I have been slowly lamenting over the end of The Late Late Show With Craig Ferguson ever since he announced that he was stepping down from hosting late night television in April. Needless to say, the jokes from his show have been a welcome distraction from the daily grind and that humor is really the best medicine and it will be missed. During the last few months of this transition period, the rising star to emerge has been Josh Robert Thompson, who is the voice actor behind Geoff Peterson, the robot sidekick on the show. Thompson's unscripted and improvised back-and-forth with Ferguson is one of the highlights of the Late Late Show and one of the strongest Host and sidekick pairings across all networks.
The other night while I was listening to Episode 55 of his podcast, Driving Myself Crazy, he brought up the topic of being a sidekick on a late night show. His role as a sidekick is a great part of his show identity and is a badge of pride.
This really made me start thinking about the traits of sidekicks and what it takes to be a really good professional sidekick in a webcomic.
Here are some examples of sidekicks on The Duck:
Best Friend with Wing Man Abilities
T.K. from Typical Strange by Banes
In Typical Strange, I think that TK could make a good sidekick to Oscar. The two work in a video store as coworkers, Oscar is sometimes caught in the middle of a love triangle between TK's sister, Penelope, and other random combinations of females in the story.
Cute and Small with some Attitude
Kaira from Restaurante MaCoatl by Flinto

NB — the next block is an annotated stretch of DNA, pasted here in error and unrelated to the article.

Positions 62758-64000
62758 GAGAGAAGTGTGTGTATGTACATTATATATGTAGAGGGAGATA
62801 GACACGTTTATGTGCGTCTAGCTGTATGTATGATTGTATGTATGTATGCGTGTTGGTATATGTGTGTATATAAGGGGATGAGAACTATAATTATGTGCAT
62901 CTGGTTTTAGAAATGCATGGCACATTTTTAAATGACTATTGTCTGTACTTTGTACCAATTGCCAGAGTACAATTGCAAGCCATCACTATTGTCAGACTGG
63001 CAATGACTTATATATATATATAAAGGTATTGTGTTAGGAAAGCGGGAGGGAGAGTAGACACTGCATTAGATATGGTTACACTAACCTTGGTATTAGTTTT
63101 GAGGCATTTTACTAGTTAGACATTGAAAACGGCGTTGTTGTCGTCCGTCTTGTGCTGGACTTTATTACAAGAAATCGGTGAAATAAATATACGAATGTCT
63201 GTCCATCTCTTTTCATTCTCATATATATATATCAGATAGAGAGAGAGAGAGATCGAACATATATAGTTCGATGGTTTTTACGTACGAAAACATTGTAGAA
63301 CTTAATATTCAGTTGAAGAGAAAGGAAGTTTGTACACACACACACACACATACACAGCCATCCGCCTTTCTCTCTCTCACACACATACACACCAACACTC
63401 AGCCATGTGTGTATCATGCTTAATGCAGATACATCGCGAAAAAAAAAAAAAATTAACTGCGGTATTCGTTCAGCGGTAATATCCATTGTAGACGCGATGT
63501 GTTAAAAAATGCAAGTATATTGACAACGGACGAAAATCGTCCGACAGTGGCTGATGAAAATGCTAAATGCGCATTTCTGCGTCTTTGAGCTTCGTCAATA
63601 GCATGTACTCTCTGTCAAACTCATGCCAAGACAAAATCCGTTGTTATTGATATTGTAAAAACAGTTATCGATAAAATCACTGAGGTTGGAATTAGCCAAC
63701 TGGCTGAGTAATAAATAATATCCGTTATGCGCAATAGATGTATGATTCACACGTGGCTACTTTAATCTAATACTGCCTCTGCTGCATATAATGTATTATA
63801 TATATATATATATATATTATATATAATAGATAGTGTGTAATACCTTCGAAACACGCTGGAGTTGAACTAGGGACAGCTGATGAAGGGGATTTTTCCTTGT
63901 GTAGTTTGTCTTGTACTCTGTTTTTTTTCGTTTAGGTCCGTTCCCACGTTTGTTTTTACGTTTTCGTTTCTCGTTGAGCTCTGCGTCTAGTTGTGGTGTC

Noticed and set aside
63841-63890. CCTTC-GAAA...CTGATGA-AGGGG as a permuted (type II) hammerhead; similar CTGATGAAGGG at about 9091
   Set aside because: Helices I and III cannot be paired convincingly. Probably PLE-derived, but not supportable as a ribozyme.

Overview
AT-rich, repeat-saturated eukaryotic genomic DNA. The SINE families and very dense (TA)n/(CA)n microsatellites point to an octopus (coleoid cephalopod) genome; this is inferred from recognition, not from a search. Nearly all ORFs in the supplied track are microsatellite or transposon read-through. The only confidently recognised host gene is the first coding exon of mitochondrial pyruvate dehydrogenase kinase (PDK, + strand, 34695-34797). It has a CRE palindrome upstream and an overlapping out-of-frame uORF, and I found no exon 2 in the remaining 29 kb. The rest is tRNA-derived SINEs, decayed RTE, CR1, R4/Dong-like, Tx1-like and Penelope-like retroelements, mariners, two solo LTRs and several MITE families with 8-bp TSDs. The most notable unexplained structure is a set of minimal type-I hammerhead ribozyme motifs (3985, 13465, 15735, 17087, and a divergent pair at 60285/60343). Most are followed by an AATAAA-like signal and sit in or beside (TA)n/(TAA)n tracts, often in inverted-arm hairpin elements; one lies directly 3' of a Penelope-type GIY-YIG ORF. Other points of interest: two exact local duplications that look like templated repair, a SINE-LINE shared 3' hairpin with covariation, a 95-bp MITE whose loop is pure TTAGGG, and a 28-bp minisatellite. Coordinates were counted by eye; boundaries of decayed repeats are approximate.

Restaurante MaCoatl is without its shortages of sidekicks in the comic. I picked Kaira as a model sidekick because she is an adorable companion who helps many of the characters. Don't let her size fool you, though, she can also have a temper.
Fun-loving, Carefree Banter
Steve from Perry Penguin by Vindibudd
The dynamic between Perry Penguin and Steve the Sea Lion is one of my favorite combinations. Steve is a bit larger than Perry, he is mostly seen with a large smile and sunglasses. Perry, on the other hand, is often seen with angry eyebrows and a scowled expression. In this case, the larger sidekick is the nice guy and offsets the sometimes agitated disposition of the other character.
Quail from Duck and Quail by VegaX
As part of the history of the Drunk Duck site, the Quail was the original sidekick to the Duck mascot. Though the quail was probably more sober and said fewer words, he was a flagship sidekick on the site.
Are you a fan of sidekicks? It can be a full-time job!
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kawaiidaigakusei at 12:00AM, Nov. 17, 2014
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